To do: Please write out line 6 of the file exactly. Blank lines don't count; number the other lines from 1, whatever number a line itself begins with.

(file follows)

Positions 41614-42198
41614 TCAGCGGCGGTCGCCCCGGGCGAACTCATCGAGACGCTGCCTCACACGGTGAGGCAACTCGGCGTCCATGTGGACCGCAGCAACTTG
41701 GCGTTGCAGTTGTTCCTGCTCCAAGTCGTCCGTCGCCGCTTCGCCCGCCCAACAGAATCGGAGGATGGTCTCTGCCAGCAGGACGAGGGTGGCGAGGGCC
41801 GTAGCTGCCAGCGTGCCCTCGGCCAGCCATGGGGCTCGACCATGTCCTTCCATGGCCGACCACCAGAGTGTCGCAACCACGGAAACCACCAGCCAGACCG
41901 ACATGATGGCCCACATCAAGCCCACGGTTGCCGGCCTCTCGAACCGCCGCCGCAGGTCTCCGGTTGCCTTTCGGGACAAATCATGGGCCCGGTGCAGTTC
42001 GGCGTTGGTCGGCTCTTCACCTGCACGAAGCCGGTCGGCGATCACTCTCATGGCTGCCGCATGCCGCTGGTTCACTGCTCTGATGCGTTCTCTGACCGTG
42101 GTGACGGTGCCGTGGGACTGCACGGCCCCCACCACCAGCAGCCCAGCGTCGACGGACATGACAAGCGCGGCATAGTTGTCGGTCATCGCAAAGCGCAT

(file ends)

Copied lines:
42001 GGCGTTGGTCGGCTCTTCACCTGCACGAAGCCGGTCGGCGATCACTCTCATGGCTGCCGCATGCCGCTGGTTCACTGCTCTGATGCGTTCTCTGACCGTG